The good news is that Wade Phillips should do wonders with the defense, which he usually does when he changes jobs. The problem is Aaron Donald’s holdout might be legit. I expect the Rams to make him the highest-paid defender in NFL history, and given the makeup of the team, why the hell wouldn’t they do it? But he really needs to get out there for this team to try clawing back to 8-8. I feel like I was generous in picking some of the wins for the Rams this year, including another one over the Seahawks (Wade calling pressures vs. that OL is scary). This could easily be another one of the 3-13 teams if Goff plays like he did last year.

4. San Francisco 49ers (2-14)

If the young defensive talent produces quicker than expected, then this could easily be a 5-6 win team, but still in last place this year. Get ready for about 50 in-cuts from Brian Hoyer to Pierre Garcon this year. Marquise Goodwin might catch the occasional play-action bomb in Kyle Shanahan’s offensive system, but Garcon is the only guy to really trust in this receiving corps.

But this could be a nice destination for a Kirk Cousins in 2018, provided that the defensive front seven lives up to the draft hype: Arik Armstead, DeForest Buckner, Solomon Thomas, and Reuben Foster are all first-round draft picks. NaVorro Bowman is still there, as is Aaron Lynch, Tank Carradine, and Eli Harold. Cornerback can really use an upgrade, but I’d imagine that will be addressed next offseason.

If I don’t wrap this up I’ll be writing these predictions into the offseason. This is my longest single piece ever at 16,444 words.



  1. New England (14-2)

  2. Pittsburgh (12-4)

  3. Kansas City (11-5)

  4. Tennessee (10-6)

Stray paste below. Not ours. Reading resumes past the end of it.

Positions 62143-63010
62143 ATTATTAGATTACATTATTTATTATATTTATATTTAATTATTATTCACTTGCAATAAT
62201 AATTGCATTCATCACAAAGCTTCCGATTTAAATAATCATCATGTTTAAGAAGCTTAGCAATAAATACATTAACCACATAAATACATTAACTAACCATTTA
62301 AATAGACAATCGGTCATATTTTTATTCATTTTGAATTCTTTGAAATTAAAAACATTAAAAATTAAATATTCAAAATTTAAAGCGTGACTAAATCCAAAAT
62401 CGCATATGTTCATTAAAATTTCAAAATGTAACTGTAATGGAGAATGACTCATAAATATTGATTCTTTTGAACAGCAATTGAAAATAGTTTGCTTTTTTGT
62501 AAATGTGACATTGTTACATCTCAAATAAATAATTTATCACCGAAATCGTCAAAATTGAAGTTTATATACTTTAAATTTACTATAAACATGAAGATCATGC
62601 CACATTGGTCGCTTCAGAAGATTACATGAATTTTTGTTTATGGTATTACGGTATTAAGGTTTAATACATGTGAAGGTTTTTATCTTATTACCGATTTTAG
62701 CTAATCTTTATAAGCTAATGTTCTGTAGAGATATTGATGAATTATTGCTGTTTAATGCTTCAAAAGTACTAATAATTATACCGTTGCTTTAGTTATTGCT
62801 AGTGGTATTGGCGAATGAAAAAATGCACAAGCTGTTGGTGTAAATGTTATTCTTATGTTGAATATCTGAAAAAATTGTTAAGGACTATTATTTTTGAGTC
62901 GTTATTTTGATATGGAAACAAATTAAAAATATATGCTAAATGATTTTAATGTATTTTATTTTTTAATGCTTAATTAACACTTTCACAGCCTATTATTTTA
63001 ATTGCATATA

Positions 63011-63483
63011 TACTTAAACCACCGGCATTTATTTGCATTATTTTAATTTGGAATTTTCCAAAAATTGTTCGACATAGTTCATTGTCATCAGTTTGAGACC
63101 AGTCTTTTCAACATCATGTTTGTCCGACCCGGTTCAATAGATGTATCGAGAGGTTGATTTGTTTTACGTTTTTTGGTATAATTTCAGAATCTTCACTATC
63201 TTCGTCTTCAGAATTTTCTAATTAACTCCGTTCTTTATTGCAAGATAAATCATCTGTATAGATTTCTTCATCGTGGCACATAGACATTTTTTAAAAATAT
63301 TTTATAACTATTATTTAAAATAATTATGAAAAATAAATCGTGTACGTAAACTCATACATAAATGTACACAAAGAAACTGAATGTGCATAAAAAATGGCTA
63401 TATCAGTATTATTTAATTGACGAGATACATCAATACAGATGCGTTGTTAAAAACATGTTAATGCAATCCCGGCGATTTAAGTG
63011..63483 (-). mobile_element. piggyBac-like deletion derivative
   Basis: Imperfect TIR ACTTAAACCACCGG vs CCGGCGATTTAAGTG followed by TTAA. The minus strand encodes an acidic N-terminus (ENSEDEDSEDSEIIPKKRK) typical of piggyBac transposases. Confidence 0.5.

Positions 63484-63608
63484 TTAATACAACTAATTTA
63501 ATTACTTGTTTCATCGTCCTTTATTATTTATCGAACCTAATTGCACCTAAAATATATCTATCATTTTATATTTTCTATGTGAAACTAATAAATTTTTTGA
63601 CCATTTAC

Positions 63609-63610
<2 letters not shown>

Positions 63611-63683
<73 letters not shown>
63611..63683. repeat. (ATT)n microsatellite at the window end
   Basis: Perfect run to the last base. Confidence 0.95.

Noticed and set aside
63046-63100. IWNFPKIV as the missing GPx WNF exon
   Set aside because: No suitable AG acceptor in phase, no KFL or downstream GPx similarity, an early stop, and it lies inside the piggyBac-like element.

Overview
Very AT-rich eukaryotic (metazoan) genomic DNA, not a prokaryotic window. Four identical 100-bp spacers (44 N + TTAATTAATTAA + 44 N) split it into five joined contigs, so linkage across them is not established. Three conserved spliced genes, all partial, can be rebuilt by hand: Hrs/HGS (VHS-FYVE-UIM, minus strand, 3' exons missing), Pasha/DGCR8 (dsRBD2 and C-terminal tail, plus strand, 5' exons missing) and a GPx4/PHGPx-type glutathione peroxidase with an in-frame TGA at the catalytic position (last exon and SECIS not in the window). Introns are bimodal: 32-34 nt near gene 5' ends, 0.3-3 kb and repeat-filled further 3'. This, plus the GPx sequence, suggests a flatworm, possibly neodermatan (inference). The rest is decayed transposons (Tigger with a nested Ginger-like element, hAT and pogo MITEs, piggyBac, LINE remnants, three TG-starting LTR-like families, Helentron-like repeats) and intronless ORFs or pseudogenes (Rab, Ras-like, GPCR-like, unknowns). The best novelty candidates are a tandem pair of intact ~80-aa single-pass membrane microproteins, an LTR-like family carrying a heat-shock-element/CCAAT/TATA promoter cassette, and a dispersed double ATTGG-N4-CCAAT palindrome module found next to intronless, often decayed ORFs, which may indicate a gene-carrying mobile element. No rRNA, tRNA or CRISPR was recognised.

5. Oakland (10-6)

  6. Los Angeles (9-7)

The Chiefs haven’t won a home playoff game since the 1993 season. That finally happens as they take care of the Chargers in a third matchup of the year. Oakland gets by Tennessee, kicking off the irrational Derek Carr vs. Marcus Mariota argument for the next 10 years. The Raiders fall hard in New England, a surprise after their emotional win over the Patriots in Mexico City (yes, my prediction). The Steelers take care of the Chiefs with a little more than six field goals this time, and we’re right back where we were last year: Pittsburgh at New England. Doing the same thing and expecting a different result is the definition of insanity, right?


  1. Dallas (12-4)

  2. Seattle (12-4)

  3. Atlanta (11-5)

  4. Green Bay (11-5)

  5. Carolina (11-5)

  6. Arizona (10-6)

Arizona just edged out the Giants and Bucs for the final playoff spot. The Cardinals fall in Atlanta, which doesn’t blow a huge lead this time. The Packers stand tall at home against the Panthers in an exciting shootout, but can’t outgun Dallas for a second year in a row. Atlanta falters in Seattle again, setting up Seahawks at Cowboys for the NFC Championship Game. This one goes to the more experienced Seattle team, denying Prescott that sophomore Super Bowl trip like Marino, Roethlisberger, and Wilson had.


New England 23, Seattle 20

Ugh, this again. Pete Carroll figures his past ghosts (LenDale White vs. Texas, Malcolm Butler) won’t come back to haunt him, so he goes for the win at the 1-yard line with the Seahawks down 23-20 on fourth down in the final seconds. Eddie Lacy gets buried in the backfield for a 3-yard loss on the most predictable run-heavy formation look you’ll ever see. So someone finally runs the ball when they should have against the Patriots, but now we’ll have to complain they ran it the wrong way for the rest of our meaningless existence.

Tl;dr version: Patriots win everything and 31 other teams mean nothing anymore. Eat Arby’s.